Geographic Analysis of the Terrorscape: The Spatial Patterns of Risk, Exposure and Vulnerability to the Urban Terror Threat
Records of terrorism activities indicate a rising number of organized domestic and international extreme religion and ethnic-separatist movements, and there is evidence of escalating tactics used by terrorists in recent years. Anti-terrorism policies, academic literature, and the media reflect concerns that terrorists will resort to the use of unconventional weapons of mass destruction including the deliberate release of readily obtainable HAZMATs, such as liquefied chlorine gas, into the environment. An established approach for considering the societal effects of such an event is currently lacking in terrorism research literature. While the field of hazards research includes the assessment of the risk, exposure, vulnerability, and environmental equity associated with accidental releases of HAZMATs, the field neglects the topic of a deliberate and malicious release of a HAZMAT by terrorists. By bringing terrorism potential target and probable consequence concepts and the theoretical foundations and methods of hazards research together, this study addresses deficiencies in both areas. In addition, this research provides means for increasing understanding HAZMATs as potential terrorism agents. This research provides a four-phase Terrorscape Analysis Model for analyzing the spatial distribution of risk, exposure, vulnerability, and the terrorscape, and describes the statistical procedures for evaluating the operationalization of that model using a case study area.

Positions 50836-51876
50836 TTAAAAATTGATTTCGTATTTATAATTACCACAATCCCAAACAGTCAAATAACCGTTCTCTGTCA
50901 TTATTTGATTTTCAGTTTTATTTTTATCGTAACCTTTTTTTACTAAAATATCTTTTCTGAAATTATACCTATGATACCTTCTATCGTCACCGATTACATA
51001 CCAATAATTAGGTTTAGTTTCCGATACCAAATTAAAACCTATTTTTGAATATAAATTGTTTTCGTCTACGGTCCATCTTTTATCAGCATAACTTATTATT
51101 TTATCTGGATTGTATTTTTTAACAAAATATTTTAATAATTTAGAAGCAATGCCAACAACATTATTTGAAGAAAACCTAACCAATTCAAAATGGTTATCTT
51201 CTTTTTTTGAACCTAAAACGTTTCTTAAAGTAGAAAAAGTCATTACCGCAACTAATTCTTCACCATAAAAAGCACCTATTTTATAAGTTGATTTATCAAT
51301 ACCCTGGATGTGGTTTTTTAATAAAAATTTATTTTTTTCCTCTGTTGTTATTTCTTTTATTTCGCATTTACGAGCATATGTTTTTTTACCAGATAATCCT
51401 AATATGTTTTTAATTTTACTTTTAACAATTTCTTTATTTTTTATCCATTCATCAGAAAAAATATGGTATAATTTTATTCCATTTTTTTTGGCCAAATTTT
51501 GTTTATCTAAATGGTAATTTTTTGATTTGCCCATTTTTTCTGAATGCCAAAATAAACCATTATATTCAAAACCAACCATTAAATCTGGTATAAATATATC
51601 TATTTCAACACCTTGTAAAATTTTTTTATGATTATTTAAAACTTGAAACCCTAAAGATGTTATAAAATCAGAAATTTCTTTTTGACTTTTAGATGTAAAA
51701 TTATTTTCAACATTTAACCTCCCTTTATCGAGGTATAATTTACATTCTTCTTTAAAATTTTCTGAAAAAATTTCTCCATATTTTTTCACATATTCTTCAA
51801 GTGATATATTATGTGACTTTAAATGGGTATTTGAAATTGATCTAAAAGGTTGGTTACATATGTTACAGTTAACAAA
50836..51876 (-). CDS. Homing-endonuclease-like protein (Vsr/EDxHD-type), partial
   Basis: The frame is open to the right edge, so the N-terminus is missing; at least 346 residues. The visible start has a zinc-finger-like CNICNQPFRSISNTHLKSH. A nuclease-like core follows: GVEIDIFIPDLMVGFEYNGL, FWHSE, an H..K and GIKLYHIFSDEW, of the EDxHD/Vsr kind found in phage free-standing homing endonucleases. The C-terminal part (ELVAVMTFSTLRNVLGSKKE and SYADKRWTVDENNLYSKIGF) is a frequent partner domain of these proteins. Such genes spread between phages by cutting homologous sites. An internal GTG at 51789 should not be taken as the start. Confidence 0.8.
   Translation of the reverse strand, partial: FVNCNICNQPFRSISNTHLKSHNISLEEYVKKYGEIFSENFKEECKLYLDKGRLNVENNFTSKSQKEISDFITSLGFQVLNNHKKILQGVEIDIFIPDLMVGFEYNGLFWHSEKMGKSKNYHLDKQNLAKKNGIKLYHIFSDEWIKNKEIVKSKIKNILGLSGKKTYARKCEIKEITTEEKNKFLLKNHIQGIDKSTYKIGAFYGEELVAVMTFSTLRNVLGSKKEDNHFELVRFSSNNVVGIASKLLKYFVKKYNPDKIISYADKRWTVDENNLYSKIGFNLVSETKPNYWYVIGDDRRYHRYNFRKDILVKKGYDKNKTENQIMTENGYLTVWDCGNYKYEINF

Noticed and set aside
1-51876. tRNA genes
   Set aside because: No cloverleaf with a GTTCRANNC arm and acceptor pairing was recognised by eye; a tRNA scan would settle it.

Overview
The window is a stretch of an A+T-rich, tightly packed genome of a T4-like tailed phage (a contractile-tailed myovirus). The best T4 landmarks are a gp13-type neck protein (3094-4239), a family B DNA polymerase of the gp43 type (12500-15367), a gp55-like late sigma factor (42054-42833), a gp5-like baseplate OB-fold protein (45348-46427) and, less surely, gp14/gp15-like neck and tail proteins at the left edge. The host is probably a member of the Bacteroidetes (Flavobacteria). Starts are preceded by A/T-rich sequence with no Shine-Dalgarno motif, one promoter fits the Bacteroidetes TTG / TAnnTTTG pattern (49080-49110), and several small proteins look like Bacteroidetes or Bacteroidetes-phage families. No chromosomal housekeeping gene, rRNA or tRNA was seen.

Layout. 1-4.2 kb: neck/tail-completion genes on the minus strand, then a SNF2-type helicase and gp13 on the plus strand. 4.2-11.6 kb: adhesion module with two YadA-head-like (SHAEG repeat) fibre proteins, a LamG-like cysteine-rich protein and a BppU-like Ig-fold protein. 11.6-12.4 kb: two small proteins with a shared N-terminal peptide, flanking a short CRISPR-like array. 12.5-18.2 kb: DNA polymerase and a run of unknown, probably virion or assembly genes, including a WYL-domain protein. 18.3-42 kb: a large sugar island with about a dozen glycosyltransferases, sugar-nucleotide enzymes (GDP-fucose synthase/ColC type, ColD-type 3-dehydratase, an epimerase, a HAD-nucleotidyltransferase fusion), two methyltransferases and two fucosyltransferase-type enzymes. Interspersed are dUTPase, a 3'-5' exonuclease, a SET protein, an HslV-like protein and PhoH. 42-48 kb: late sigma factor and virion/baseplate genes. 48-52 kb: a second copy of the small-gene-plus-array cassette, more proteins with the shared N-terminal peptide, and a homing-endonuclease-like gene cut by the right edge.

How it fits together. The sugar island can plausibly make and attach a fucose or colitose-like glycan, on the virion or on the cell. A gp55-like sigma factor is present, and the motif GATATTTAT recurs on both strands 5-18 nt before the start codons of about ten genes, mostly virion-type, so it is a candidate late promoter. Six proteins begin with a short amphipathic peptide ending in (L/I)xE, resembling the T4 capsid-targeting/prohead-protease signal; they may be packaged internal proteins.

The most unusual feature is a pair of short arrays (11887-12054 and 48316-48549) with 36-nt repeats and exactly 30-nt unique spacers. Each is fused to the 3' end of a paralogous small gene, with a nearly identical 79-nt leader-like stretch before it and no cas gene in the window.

terrorism, emergency management, hazardous substances
Egan, K. (2006). Geographic analysis of the terrorscape: The spatial patterns of risk, exposure and vulnerability to the urban terror threat (Unpublished dissertation). Texas State University-San Marcos, San Marcos, Texas.